Rabbaynu Avraham Ibn Ezra offers a controversial explanation of Esav’s motives. He explains that Esav perceived the birthright as a claim to an additional portion of Yitzchak’s possessions. Yitzchak was poor. Esav concluded that the birthright was of little value. Ibn Ezra offers a number of proofs that Yitzchak was poor. First, Esav earned his father’s affection through providing him with delicacies. Were Yitzchak wealthy, he would not have been dependant upon Esav for these foods. Second, Yaakov later disguised himself as Esav. He borrowed Esav’s fine clothing in order to complete the deception. The son of a wealthy man would not need to borrow another’s princely wardrobe. He would have his own expensive clothing. Third, eventually, Yaakov fled his father’s home. The Torah creates the impression that he left as a pauper. Why did his loving mother, Rivka, not provide Yaakov with money? Apparently, there was not much wealth in the household. Ibn Ezra responds to an important objection to his thesis. How could the Almighty allow a tzadik ­ a righteous person ­ to live in poverty? Ibn Ezra responds that wealth is not one of the perfections of the tzadik. Yitzchak was not the only tzadik to live in poverty. Eliyahu, the prophet, suffered the same fate. Ibn Ezra further explains that we cannot know the reason the Almighty denied Yitzchak wealth. Hashem also allowed Yitzchak to lose his eyesight. The Almighty had some reason for allowing Yitzchak to experience this affliction. Similarly, because of considerations that are less than obvious, He deprived Yitzchak of wealth.

Ibn Ezra’s comparison of Yitzchak’s poverty to his blindness deserves some further consideration. Ibn Ezra refers to the blindness as a secret, or mystery. He explains that we cannot understand these issues. Is Ibn Ezra positing that we cannot understand the reason for the blindness? It seems that the Torah, itself, offers some explanation! Later in the parasha, Yaakov and Rivka conspire to deceive Yitzchak. Yaakov disguises himself as Esav. He stands in Esav’s place before Yitzchak. Yitzchak bestows on Yaakov the blessing he intends for Esav. The Torah introduces this incident by explaining that, in his old age, Yitzchak was blind. The implication is that this blindness played a fundamental role in allowing Yaakov to secure the blessing. It certainly did have a reason and purpose! It seems that Ibn Ezra is not claiming that we cannot have any understanding of these issues. Instead, Ibn Ezra contends that our understanding is limited. We can, perhaps, identify the function of Yitzchak’s blindness. However, we cannot comprehend the justice of Hashem’s treatment of Yitzchak. Where is the justice in the righteous experiencing blindness? We cannot answer this question. This interpretation of Ibn Ezra’s comments implies that we, at some level, can explain Yitzchak’s poverty. As in the case of his blindness, we cannot hope to understand the justice of his poverty. However, we can identify some purpose served by this poverty. What is this purpose? Ibn Ezra compares the poverty to Yitzchak’s blindness. The blindness enabled Yaakov to receive the blessing intended for Esav. Perhaps, Yitzchak’s poverty served the purpose of providing Yaakov with the opportunity to purchase the birthright. The poverty caused Esav to conclude that the birthright was valueless. Therefore, he willingly abandoned this right to Yaakov.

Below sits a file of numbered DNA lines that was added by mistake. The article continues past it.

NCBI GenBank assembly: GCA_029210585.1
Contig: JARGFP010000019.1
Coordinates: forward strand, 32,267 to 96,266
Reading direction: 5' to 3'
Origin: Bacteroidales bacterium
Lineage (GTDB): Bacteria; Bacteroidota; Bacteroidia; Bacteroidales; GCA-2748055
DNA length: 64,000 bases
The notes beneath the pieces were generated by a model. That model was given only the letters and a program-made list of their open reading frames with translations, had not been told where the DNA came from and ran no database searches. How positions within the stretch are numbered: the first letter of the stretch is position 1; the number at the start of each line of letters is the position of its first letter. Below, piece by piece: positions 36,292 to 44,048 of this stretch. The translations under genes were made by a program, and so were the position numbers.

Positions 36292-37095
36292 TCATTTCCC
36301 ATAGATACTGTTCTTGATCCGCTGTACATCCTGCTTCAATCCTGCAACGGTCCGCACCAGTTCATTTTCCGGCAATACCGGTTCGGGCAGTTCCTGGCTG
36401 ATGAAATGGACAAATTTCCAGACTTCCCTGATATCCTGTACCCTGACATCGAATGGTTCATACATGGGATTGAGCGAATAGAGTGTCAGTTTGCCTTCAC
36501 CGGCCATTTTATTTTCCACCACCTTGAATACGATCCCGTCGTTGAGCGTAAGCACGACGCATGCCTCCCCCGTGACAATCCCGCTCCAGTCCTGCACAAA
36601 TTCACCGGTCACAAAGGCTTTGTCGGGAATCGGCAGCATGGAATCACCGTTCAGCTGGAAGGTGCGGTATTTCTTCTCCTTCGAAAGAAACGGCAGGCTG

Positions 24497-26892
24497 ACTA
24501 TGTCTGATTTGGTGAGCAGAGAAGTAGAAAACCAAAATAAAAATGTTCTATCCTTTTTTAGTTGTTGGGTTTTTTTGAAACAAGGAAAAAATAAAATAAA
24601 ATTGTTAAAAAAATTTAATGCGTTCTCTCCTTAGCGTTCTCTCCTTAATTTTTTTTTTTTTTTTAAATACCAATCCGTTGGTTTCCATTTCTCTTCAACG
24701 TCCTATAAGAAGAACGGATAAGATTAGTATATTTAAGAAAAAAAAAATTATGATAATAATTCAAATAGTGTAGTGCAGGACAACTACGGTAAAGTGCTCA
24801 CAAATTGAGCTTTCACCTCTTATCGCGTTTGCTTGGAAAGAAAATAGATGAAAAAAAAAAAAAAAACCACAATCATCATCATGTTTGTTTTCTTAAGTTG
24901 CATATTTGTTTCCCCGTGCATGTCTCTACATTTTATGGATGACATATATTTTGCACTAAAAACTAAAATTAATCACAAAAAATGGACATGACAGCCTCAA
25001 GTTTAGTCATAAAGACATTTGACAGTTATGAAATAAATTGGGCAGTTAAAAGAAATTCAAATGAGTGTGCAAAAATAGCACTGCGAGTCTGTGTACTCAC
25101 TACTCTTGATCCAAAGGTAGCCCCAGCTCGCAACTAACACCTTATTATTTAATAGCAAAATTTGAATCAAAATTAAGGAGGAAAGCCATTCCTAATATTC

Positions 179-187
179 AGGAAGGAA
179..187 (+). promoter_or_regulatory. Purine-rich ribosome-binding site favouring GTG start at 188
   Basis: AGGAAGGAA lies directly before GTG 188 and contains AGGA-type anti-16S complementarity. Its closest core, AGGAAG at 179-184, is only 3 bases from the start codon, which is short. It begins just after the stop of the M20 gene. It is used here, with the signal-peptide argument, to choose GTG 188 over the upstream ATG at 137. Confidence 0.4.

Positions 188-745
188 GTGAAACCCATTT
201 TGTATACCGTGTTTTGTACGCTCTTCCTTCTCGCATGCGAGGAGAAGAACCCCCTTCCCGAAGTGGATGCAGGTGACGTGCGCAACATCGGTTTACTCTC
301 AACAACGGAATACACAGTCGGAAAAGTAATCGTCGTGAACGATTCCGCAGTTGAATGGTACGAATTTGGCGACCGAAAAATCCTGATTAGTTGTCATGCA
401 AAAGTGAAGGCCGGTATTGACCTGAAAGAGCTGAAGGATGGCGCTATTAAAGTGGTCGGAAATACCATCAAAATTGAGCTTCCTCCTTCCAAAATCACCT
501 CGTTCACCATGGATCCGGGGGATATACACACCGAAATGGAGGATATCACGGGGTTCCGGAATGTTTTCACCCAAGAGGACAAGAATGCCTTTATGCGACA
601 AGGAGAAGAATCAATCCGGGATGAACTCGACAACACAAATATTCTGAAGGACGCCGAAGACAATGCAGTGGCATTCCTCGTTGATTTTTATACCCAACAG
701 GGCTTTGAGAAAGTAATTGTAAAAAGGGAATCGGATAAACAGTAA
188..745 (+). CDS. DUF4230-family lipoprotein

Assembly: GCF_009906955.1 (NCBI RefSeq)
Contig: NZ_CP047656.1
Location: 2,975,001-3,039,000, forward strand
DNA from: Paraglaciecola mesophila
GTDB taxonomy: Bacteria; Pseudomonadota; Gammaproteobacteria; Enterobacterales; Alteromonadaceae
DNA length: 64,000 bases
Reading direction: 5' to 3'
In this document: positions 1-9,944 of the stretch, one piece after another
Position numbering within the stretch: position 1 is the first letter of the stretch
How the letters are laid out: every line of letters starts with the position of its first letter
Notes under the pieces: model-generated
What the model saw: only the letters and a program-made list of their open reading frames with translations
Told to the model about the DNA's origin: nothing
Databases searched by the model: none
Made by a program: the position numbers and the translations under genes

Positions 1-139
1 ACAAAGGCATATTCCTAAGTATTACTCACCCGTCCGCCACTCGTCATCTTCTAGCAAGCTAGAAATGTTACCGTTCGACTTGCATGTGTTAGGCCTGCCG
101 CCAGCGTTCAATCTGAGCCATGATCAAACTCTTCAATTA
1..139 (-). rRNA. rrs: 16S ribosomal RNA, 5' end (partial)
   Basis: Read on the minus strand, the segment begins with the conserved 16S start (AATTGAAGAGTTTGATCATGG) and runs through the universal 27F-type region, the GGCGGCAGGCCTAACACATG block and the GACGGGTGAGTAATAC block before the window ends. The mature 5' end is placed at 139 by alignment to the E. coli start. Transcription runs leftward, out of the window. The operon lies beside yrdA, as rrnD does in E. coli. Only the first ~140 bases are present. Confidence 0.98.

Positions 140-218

“And he said, “I have become old and I do not know the day of my death.” (Beresheit 26:2)

Yitzchak explains that he wishes to bestow the blessing now because he is old. He does not know when his life will end. Rashbam explains that Yitzchak wanted to transmit this blessing personally. He must act while alive. At his advanced age, he felt compelled to act. If he did not now bestow the blessing, he might lose the opportunity. Sforno offers a very different explanation for Yitzchak’s decision to act at this time. He observes that Yaakov also blessed his children close to his death. Moshe blessed Bnai Yisrael at the end of his life. Apparently, these tzadikim felt that this time was specifically appropriate for the bestowal of their blessings. Why is this time special? Sforno explains as a person ages, the individual has the opportunity to advance spiritually. The allure of the material world fades. The physical desires, which may have influenced the person in youth, are now viewed as passing fancy. Faced with death, the importance of the brief period spent in the material world decreases. One can use this opportunity to examine values. This examination should lead to a reemphasis of the spiritual. In a tzadik, this is a natural transition. Any attachment to the material world fades with age, and the spiritual element of the personality becomes more pronounced. The bestowing of a blessing is a spiritual endeavor. The blessing requires that the benefactor enter into a very close spiritual relationship with the Almighty. In order to achieve this relationship, the individual must be able to forsake the attraction of the material world. This becomes easier to achieve in old age and with the approach of death. This is the reason these tzadikim waited for this point in their lives to bestow their blessings.


Rabbaynu Moshe ben Nachman (Ramban / Nachmanides), Commentary on Sefer Beresheit 25:30.

Rabbaynu Shlomo ben Yitzchak (Rashi), Commentary on Sefer Beresheit 25:32.

Sefer Beresheit 25:32. Targum Yerushalmi, Sefer Bersheit 25:34.

Rabbaynu Avraham ibn Ezra, Commentary on Sefer Beresheit, 25:34.

Sefer Bersheit 27:1.

Rabbaynu Shemuel ben Meir (Rashbam) Commentary on Sefer Beresheit 26:2.

Rabbaynu Ovadia Sforno, Commentary on Sefer Beresheit, 26:2.

Rabbi Bernie Fox has served on the faculty of Northwest Yeshiva High School since 1980. He was appointed Head of School in 1986. Rabbi Fox is a member of the first smichah class of Yeshiva Bnai Torah of Far Rockaway and earned Masters of Business Administration Degree from Long Island University, Brooklyn.